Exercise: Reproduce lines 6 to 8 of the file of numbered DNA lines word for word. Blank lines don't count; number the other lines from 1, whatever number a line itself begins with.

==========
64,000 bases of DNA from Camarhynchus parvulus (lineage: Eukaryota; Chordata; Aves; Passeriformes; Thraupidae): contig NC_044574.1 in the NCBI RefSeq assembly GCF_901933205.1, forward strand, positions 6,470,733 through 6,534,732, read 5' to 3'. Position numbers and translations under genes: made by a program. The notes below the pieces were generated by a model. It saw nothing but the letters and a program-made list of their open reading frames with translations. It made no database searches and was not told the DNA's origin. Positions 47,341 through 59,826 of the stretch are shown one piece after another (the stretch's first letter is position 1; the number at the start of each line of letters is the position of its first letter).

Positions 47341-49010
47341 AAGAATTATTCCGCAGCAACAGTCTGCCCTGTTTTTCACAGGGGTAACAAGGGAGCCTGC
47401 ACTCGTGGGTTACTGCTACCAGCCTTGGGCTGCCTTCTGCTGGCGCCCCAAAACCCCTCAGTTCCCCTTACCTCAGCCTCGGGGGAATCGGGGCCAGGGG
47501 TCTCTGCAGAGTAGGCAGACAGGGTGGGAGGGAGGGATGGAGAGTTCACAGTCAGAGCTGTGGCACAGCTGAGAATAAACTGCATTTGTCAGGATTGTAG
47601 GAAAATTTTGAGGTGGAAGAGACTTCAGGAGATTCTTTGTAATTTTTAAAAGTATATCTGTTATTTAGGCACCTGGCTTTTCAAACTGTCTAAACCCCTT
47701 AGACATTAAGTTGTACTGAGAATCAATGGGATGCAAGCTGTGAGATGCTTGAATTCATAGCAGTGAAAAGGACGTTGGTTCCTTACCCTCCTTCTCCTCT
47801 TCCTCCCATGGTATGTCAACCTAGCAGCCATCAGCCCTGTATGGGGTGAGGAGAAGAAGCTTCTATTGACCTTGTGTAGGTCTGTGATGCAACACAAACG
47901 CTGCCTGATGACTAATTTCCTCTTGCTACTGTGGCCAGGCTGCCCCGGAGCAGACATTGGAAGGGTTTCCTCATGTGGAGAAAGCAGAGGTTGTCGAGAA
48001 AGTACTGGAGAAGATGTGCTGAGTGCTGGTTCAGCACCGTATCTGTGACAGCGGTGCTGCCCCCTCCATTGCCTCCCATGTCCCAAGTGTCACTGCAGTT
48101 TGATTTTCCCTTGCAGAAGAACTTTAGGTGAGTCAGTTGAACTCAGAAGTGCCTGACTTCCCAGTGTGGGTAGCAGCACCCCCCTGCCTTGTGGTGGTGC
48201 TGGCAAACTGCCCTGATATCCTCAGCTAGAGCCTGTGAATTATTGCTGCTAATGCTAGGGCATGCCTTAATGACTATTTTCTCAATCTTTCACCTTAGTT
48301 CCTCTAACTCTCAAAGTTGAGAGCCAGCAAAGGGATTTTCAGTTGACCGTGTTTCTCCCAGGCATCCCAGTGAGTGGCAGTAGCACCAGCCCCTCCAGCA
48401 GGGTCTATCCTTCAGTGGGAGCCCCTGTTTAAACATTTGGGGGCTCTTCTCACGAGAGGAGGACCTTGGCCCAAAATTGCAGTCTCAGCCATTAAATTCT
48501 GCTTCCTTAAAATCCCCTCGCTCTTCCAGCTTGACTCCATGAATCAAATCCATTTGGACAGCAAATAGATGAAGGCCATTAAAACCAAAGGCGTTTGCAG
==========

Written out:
47601 GAAAATTTTGAGGTGGAAGAGACTTCAGGAGATTCTTTGTAATTTTTAAAAGTATATCTGTTATTTAGGCACCTGGCTTTTCAAACTGTCTAAACCCCTT
47701 AGACATTAAGTTGTACTGAGAATCAATGGGATGCAAGCTGTGAGATGCTTGAATTCATAGCAGTGAAAAGGACGTTGGTTCCTTACCCTCCTTCTCCTCT
47801 TCCTCCCATGGTATGTCAACCTAGCAGCCATCAGCCCTGTATGGGGTGAGGAGAAGAAGCTTCTATTGACCTTGTGTAGGTCTGTGATGCAACACAAACG